DIS­AP­POINT­MENT, RE­LIEF, UN­CER­TAINTY

CPS stu­dents, teach­ers and par­ents have mixed re­ac­tions to on­line school this fall

Chicago Sun-Times - - TOP NEWS - BY CLARE PROC­TOR, STAFF RE­PORTER cproc­tor@sun­times.com | @ce­proc­tor23

Ne­sean Smith’s fall of his se­nior year at Mor­gan Park High School was sup­posed to be full of mem­o­ries he’s been look­ing for­ward to since he was a fresh­man: foot­ball sea­son, home­com­ing and en­joy­ing the last year of high school with his friends.

In­stead, Smith, 16, of the South Side, will log onto school vir­tu­ally Sept. 8, since Chicago Pub­lic Schools an­nounced the en­tire first quar­ter will be com­pletely on­line.

“I didn’t re­ally want it to hap­pen, but I knew it would hap­pen,” Smith said. “Most peo­ple pre­fer learn­ing in per­son over Zoom calls.”

CPS and Mayor Lori Light­foot an­nounced Wed­nes­day schools will re­main closed be­gin­ning Sept. 8 through at least the end of the first quar­ter, Nov. 6. Many teach­ers and par­ents are re­lieved about the de­ci­sion in light of wors­en­ing COVID-19 con­di­tions.

But with just over a month be­fore school starts, teach­ers are scram­bling to cre­ate ro­bust on­line cur­ricu­lums, par­ents are nav­i­gat­ing full-time jobs with kids at home and stu­dents are an­tic­i­pat­ing miss­ing out on ev­ery­thing in-per­son ed­u­ca­tion has to of­fer.

‘My ed­u­ca­tion mat­ters’

Pey­ton Wil­liams, a ris­ing se­nior at South Shore In­ter­na­tional Col­lege Prepara­tory High School, said after how much she strug­gled to do on­line school in the spring, she knows she’ll be miss­ing out aca­dem­i­cally this fall.

“My ed­u­ca­tion mat­ters,” said Wil­liams, 16, of Beverly. “While I was do­ing vir­tual learn­ing, it felt as if it didn’t mean any­thing . ... I hon­estly felt as if I wasn’t learn­ing.”

Ernest Smith, Ne­sean Smith’s fa­ther, has three other chil­dren who will be at­tend­ing CPS this fall: a sopho­more at Ken­wood Academy High School, an eighth grader at Dixon El­e­men­tary School and a first grader at Pirie Fine Arts and Aca­demic Cen­ter.

Though he un­der­stands the district’s health con­cerns, Ernest Smith said CPS’ de­ci­sion brought “shock” and “dis­ap­point­ment” when he thinks about how it’ll af­fect his chil­dren’s ed­u­ca­tion.

“We’re going to do our part as par­ents to fill in blanks as best as we can,” said Smith, 38, of the

South Side. “But stu­dents need in­ter­ac­tions. That’s how they grow and prop­erly de­velop.”

Mar­garet Heller’s son will be in first grade at Hayt El­e­men­tary School in Edge­wa­ter. Heller was al­ready plan­ning on opt­ing for all re­mote classes for her 6-year-old, who is par­tic­i­pat­ing in a clin­i­cal trial in Columbus, Ohio, for a con­gen­i­tal con­di­tion.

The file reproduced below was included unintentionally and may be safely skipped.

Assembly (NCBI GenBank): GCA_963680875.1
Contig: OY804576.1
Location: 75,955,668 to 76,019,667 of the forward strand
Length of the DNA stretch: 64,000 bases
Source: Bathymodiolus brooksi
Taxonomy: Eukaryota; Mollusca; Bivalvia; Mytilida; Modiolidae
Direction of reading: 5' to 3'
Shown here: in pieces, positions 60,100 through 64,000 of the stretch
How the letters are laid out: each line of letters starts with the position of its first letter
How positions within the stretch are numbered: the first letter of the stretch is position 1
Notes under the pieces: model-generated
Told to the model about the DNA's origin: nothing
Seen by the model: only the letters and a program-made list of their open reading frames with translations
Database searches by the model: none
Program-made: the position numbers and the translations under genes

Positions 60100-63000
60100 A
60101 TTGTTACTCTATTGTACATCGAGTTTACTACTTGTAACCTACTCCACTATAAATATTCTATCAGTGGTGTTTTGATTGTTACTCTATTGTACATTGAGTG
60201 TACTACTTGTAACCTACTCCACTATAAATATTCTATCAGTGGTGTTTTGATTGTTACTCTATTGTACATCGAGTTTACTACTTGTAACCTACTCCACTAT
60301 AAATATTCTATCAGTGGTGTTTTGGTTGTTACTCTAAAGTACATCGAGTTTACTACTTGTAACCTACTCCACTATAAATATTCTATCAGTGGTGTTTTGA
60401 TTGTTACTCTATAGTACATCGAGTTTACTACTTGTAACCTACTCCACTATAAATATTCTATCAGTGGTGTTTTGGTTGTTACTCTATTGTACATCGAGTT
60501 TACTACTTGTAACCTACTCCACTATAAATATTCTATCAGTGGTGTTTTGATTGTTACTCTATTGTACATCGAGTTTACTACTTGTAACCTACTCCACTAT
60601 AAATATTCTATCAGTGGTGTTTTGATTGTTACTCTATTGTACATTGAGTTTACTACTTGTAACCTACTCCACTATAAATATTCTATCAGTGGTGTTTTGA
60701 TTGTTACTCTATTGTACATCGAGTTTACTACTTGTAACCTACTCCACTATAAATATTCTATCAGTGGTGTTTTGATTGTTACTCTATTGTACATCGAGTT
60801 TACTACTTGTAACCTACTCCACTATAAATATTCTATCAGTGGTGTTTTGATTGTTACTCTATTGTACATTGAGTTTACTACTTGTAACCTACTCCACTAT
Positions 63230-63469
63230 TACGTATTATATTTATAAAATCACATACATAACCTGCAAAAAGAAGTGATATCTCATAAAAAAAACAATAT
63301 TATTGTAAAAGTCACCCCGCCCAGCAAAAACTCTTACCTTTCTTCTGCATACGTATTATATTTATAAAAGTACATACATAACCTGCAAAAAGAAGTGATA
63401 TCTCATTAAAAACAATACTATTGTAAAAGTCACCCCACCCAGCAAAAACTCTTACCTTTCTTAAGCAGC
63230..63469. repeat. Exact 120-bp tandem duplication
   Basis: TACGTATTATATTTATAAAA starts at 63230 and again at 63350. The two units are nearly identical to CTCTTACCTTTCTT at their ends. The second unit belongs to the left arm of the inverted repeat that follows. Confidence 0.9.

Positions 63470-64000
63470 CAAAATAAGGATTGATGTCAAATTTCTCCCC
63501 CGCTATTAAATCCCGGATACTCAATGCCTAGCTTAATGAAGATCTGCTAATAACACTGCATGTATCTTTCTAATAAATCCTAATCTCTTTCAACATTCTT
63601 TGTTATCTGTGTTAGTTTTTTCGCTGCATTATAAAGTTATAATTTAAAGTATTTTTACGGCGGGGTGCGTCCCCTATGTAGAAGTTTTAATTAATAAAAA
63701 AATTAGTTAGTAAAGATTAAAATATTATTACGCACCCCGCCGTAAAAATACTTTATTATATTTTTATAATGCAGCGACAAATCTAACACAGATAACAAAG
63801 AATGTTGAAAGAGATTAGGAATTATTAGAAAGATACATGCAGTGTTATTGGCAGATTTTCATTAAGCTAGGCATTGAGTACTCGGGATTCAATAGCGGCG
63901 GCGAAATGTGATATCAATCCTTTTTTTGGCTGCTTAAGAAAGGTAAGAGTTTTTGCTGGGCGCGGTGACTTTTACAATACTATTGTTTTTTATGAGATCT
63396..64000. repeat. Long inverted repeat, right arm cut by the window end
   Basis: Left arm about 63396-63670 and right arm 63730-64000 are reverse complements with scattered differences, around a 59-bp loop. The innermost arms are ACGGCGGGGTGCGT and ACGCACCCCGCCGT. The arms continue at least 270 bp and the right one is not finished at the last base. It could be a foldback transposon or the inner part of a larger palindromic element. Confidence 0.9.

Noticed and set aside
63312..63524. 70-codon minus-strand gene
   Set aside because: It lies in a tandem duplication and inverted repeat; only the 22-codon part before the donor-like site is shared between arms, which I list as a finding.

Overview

Still, Heller said she’s wor­ried about the so­cial­iza­tion her son’s miss­ing out on.

“It’s not even school, so much, that’s im­por­tant to me — it’s that he has a life­long love of learn­ing,” said Heller, 36, of Edge­wa­ter. “He’s miss­ing out on a lot of other as­pects of be­ing in school.”

Work­ing full time, Heller plans to take a cou­ple vacation days to help get her son set­tled with on­line school, at which point she hopes she can take a back seat and still get her work done.

Teach­ers re­lieved

Be­fore CPS de­cided to go com­pletely vir­tual, many ed­u­ca­tors felt their lives hung in the bal­ance, as re­turn­ing to school meant risk­ing ex­po­sure to the virus.

Dwayne Reed, a fourth and fifth grade English and Lan­guage Arts teacher at a CPS school on the South Side, felt like he was fac­ing a “death sen­tence” if he had to re­turn to the class­room.

“It’s a re­lief to me as an ed­u­ca­tor be­cause I’m not be­ing forced any longer to choose be­tween my life and my liveli­hood,” said Reed, 29, of the West Side. “I no longer have to choose be­tween what I’ve been do­ing for the last few years — lov­ing the chil­dren and fam­i­lies of CPS — and keeping my­self alive.”

Re­turn­ing to the class­room this fall could put Hi­lario Dominguez’s health at risk. The 27-year-old special ed­u­ca­tion teacher at Peter Cooper Dual Lan­guage Academy on the Lower West Side is im­muno­com­pro­mised be­cause he has asthma.

Dominguez, of Pilsen, said it’s “about time” CPS made its de­ci­sion.

“We could have and should have been spend­ing more time work­ing on a ro­bust learn­ing plan in­stead of fight­ing for our lives,” said Dominguez. “I’d rather not take a vic­tory lap. There’s much more work to do.”

On­line learn­ing comes with unique chal­lenges, es­pe­cially for stu­dents who are on in­di­vid­u­al­ized ed­u­ca­tion pro­gram (IEP) or 504 plans, which pro­vide learn­ing ac­com­mo­da­tions to stu­dents, said Dominguez. Stu­dents who strug­gle to stay on-task in the class­room have an even harder time do­ing so vir­tu­ally, Dominguez said.

De­spite the chal­lenges, many teach­ers rec­og­nize school health and safety as a No. 1 pri­or­ity.

“I know that re­mote learn­ing is not as good for [stu­dents] aca­dem­i­cally or so­cially-emo­tion­ally,” said Sarah How­land, 31, of Lo­gan Square, who’s a sec­ond grade teacher at Bate­man El­e­men­tary School. “But I feel like we haven’t as a city and a state and a coun­try pri­or­i­tized what we would need to do to go back into schools safely.”

“IT’S NOT EVEN SCHOOL, SO MUCH, THAT’S IM­POR­TANT TO ME — IT’S THAT HE HAS A LIFE­LONG LOVE OF LEARN­ING. HE’S MISS­ING OUT ON A LOT OF OTHER AS­PECTS OF BE­ING IN SCHOOL.” MAR­GARET HELLER, whose son will be in first grade at Hayt El­e­men­tary School in Edge­wa­ter

PAT NABONG/SUN-TIMES

Dwayne Reed, 29, a CPS teacher, poses for a por­trait in the Near West Side after CPS an­nounced that stu­dents will be at­tend­ing classes re­motely in the fall to pre­vent the spread of COVID-19.

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